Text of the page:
This post is at least a year old. Some of the links in this post may no longer work correctly.
Revisit of The Mas Selamat Story
The suspected leader of a radical Islamist group linked to the 2002 Bali bombings has been arrested 15 months after he escaped from a high security prison in Singapore, the government said on Friday.
Mas Selamat Kastari was the alleged mastermind of a plot to hijack a plane and crash it into Singapore’s Changi Airport.
Singapore authorities have also accused him of planning several truck bomb attacks across the island state.
A Singapore government spokeswoman confirmed the arrest but gave no other details on where or when.
Officials said Mas Selamat was a leader of Jemaah Islamiyah, a pan-Asian radical Islamic group linked to al-Qaeda responsible for several bomb attacks across Southeast Asia, including the Bali bombings.
His escape from the Whitley Road Detention Center in February 2008 prompted a manhunt in Singapore and led to the sacking of several Singapore officials.
Fugitive Islamist militant arrested: Singapore
The alleged leader of an Islamic militant group accused of plotting to crash an airliner in Singapore has been arrested in Malaysia after more than a year on the run, according to the government.
Singapore’s Ministry of Home Affairs said in a statement Mas Selamat bin Kastari had been captured by Malaysian authorities, but gave no other details.
“Mas Selamat has been arrested by the Malaysian Special Branch (MSB) in a joint operation between the MSB and the Internal Security Department,” the statement sent to AFP said.
The Straits Times said Kastari was caught on April 1 in the Malaysian state of Johor, which sits just across a causeway from Singapore, and has been held in custody by Malaysian authorities since.
Kastari is said to be the head of the Singapore cell of Jemaah Islamiyah (JI), an underground group linked to Al-Qaeda and blamed for the 2002 Bali bombing and other bloody attacks in Southeast Asia.
Singapore officials have alleged he was part of a plot to hijack an airliner in Bangkok and crash it into Changi airport — one of Asia’s busiest — in 2001 following the September 11 attacks in the United States.
Now 48, he escaped from his high-security detention centre in Singapore on February 27 last year after squeezing through a toilet window that had no bars and climbing over a fence.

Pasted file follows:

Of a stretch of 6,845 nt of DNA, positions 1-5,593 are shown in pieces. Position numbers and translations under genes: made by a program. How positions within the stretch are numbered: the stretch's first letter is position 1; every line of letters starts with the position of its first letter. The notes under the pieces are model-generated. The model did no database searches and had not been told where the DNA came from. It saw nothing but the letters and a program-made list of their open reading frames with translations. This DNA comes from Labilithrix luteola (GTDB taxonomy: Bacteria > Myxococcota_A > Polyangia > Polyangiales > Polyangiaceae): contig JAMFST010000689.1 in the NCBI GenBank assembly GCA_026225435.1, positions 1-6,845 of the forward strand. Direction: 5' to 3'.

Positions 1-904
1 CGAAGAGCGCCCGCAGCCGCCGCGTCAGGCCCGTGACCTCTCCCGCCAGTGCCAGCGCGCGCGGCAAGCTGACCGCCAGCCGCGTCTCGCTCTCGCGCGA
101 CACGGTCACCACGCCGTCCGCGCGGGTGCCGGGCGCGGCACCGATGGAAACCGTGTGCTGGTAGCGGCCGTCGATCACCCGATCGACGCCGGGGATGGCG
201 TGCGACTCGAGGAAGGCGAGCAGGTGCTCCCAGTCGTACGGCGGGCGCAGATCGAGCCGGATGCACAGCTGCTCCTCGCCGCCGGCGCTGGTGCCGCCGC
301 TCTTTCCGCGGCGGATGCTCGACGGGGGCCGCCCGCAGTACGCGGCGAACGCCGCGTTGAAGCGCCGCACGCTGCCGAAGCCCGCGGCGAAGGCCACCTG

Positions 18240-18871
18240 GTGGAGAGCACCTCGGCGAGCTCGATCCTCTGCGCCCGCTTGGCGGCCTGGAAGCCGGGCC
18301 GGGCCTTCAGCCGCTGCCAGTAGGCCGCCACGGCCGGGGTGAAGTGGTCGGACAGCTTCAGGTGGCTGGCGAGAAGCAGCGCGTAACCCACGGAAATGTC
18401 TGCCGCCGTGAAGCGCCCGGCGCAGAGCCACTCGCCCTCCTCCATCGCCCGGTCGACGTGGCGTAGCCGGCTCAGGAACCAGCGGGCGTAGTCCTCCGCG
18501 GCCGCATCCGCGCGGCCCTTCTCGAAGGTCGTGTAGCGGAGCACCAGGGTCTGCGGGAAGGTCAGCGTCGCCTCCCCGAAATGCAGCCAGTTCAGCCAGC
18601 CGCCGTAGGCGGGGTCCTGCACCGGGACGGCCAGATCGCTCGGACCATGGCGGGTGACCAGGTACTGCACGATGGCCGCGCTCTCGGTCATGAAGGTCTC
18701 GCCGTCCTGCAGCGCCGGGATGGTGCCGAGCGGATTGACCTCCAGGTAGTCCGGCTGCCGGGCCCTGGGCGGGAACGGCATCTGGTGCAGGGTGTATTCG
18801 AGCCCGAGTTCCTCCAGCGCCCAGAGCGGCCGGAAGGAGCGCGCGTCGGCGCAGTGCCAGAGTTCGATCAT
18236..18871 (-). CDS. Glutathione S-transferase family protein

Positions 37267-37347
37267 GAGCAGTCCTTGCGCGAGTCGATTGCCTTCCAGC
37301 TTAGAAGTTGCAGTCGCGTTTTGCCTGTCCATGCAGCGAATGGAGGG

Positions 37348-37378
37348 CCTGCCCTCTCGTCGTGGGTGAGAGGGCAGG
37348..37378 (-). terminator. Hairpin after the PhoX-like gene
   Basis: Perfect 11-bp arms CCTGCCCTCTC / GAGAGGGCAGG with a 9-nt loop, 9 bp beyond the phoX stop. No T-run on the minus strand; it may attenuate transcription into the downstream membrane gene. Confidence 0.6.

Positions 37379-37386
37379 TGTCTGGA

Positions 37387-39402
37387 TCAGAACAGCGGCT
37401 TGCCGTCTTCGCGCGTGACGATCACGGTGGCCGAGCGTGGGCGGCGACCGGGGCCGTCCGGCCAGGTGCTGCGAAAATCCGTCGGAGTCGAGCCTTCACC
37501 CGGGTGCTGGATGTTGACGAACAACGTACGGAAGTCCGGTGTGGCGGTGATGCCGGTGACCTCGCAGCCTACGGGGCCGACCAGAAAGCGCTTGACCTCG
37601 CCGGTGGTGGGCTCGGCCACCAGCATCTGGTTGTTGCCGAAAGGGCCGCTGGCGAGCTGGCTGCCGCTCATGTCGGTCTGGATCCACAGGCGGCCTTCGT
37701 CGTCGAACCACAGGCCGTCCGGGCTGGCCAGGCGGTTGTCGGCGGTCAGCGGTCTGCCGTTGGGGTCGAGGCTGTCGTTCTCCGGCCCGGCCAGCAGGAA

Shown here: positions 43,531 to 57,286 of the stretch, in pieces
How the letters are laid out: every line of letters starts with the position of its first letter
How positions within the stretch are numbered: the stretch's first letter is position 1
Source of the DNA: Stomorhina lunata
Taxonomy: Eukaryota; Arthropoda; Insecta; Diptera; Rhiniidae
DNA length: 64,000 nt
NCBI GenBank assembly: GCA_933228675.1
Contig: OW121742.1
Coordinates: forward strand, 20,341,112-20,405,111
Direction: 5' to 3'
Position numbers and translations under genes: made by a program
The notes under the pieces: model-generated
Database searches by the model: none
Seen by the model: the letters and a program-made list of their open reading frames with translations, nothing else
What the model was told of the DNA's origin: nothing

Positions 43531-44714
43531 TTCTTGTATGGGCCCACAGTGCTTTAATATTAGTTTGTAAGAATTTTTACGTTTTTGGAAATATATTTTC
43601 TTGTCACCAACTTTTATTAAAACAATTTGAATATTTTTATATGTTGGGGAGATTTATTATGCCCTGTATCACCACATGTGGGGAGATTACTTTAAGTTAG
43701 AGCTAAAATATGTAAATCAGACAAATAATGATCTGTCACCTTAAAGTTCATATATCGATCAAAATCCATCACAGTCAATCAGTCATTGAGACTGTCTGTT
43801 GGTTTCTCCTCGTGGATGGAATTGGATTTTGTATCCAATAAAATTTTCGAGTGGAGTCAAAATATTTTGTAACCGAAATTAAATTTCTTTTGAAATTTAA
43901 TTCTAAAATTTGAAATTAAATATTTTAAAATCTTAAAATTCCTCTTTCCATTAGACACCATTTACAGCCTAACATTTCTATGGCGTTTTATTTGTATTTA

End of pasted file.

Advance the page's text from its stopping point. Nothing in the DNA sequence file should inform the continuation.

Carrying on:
Kastari’s escape triggered a massive manhunt, but a flood of tips from the public, some inspired by a bounty of one million Singapore dollars (647,520 US dollars) put up by two local businessmen, turned out to be false alarms.
He had not been formally charged at the time of his escape, and was being held under the Internal Security Act, which allows for detention without trial.
The Straits Times cited “senior intelligence sources” as saying Kastari was arrested on April 1 in Johor.
It is believed he is being held for interrogation by Malaysian authorities under the country’s own internal security law, which also allows for detention without trial.
The newspaper said he was thought to have been in Johor since his escape, and that his re-arrest followed a joint operation by Malaysian and Singaporean security agencies.
“He is an extremely skilled and dangerous terrorist and the fact that he has been recaptured improves the security situation in Singapore and the region,” said John Harrison, a security analyst at Singapore’s Nanyang Technological University (NTU).
“This is irrespective of what he may or may not have been able to accomplish during his escape,” he told AFP.
Harrison, manager of research at NTU’s International Centre for Political Violence and Terrorism Research, said whatever morale boost the JI gained from the escape has now been erased.
“Secondly, what it does show is that there is a tremendous regional cooperation against JI and that as long as that continues the JI will not be able to successfully re-establish itself as the organisation that it once was.”
Harrison praised Singapore and Malaysian authorities for their cooperation and said they had kept the news under wraps to get more intelligence away from the media glare.
Sidney Jones, an analyst with the International Crisis Group, applauded the arrest, but said it was not an ending.
“In some ways the bigger danger will still come from the people at large,” she told AFP from Jakarta.
“I think we’ve got a number of little splinters. I don’t think this arrest will change their strategies.”
She said “the important thing is (to) keep up the pressure from the law enforcement agencies and try to find these other people.”
Rohan Gunaratna, a security analyst at the S. Rajaratnam School of International Studies in Singapore, described Kastari’s arrest as a “very significant blow to the JI network because JI is trying to revive.”
“Mas Selamat is a key icon of the Jemaah Islamiyah organisation, he is one of the most dangerous terrorists in this region, his arrest is a major setback to the JI organisation,” he told broadcaster Channel NewsAsia.
Kastari had fled Singapore in December 2001 following an Internal Security Department operation against Jemaah Islamiyah. He was arrested in Indonesia in 2006 and handed back.